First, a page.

Raksha Bandhan is a Hindu festival that celebrates the love and duty between brothers and sisters. The festival is also popularly used to celebrate any brother-sister relationship between men and women who are relatives or biologically unrelated. It is also called as Rakhi Purnima, or simply Rakhi and is celebrated in many parts of India and around the world.

Raksha Bandhan is an ancient festival, and has many myths and historic legends linked to it. For example, the Rajput queens practised the custom of sending rakhi threads to neighbouring rulers as token of brotherhood. On Raksha Bandhan, sisters tie a rakhi (sacred thread) on her brother’s wrist. This symbolizes the sister’s love and prayers for her brother’s well-being, and the brother’s lifelong vow to protect her.The festival falls on the full moon day (Shravan Poornima) of the Shravan month of the Hindu lunisolar calendar. The Raksha Bandhan Rakhi or the red thread ‘Moli’ works as a reminder and is removed on the date of Janmashtami falling after Raksha Bandhan.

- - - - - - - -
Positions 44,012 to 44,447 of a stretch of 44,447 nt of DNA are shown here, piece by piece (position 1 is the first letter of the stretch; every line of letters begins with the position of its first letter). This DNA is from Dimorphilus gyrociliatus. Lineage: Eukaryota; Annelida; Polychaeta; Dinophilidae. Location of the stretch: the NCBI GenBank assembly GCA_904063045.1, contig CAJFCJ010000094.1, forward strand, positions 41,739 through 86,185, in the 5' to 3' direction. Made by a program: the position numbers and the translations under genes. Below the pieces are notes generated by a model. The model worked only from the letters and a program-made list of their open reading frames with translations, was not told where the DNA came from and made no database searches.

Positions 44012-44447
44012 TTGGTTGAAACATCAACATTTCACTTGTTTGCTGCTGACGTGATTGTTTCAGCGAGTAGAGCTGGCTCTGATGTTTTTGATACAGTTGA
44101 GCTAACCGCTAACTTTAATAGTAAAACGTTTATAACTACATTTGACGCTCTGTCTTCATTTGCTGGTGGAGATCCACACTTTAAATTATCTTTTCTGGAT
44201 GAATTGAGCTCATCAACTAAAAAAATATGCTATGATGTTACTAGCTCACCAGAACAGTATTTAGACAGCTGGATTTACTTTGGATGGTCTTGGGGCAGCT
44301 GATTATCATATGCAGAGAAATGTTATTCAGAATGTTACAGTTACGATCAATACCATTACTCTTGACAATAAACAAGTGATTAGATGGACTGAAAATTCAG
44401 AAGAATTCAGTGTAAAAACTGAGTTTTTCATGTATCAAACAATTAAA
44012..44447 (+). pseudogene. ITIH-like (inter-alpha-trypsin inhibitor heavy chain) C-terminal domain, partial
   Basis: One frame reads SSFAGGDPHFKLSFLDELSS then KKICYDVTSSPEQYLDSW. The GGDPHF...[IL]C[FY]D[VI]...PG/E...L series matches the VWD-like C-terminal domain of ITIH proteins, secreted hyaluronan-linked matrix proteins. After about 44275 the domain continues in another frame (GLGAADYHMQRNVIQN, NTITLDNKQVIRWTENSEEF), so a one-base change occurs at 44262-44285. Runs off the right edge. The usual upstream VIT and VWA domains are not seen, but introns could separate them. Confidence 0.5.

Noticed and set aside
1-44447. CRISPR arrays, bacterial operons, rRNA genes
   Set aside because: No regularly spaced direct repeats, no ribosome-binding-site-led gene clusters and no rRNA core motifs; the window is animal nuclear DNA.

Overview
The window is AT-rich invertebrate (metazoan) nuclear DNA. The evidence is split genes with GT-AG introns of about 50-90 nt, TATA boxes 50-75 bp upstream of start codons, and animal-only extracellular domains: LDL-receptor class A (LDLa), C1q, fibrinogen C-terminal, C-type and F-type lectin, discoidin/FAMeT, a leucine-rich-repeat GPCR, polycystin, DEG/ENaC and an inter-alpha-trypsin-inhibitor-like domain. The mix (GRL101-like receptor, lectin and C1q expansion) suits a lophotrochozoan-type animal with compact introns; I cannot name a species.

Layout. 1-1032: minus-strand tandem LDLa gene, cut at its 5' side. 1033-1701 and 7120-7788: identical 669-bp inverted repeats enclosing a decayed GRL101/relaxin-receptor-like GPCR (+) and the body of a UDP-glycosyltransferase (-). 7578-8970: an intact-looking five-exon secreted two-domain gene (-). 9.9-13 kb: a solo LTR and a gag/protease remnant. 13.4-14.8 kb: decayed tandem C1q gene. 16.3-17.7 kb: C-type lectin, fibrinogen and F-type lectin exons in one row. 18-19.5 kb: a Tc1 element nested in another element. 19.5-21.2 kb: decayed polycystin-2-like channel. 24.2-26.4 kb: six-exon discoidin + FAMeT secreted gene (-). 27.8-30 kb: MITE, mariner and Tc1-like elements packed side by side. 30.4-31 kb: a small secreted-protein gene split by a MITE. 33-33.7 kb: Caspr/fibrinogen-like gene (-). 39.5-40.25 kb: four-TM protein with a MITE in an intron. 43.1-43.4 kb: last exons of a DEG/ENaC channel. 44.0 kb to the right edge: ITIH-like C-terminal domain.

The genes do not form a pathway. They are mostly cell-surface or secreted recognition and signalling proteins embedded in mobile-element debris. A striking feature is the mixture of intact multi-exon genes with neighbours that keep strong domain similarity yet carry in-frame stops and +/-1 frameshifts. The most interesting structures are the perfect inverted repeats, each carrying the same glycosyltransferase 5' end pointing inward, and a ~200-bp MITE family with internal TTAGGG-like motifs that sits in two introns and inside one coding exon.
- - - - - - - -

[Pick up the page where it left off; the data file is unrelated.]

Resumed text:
At Jagannath Temple, Odisha, Devi Subadhra, the sister is depicted in the centre and Krishna and Balaram (Lord Balabhadra) are on the left and right hand side of Devi Subadhra. Here Krishna is worshipped in the form of Lord Jagannath along with his brother and sister. Devi Subadhra was married to Arjuna and a brave boy Abhimanyu was born to them. Hence Rakhi Purnima is celebrated in the Shree Jagannath Temple on the occasion of Rakhi Purnima, in Puri Sister subhadra binds Rakhi to her brother Lord Jagannath and Lord Balabhadra. These Rakhis are created by Sri Jaga Patra and his family.

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